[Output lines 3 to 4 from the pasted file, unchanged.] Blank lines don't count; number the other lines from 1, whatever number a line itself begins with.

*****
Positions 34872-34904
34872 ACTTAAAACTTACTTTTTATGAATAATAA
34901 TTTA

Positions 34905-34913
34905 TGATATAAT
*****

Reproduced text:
34901 TTTA

Positions 34905-34913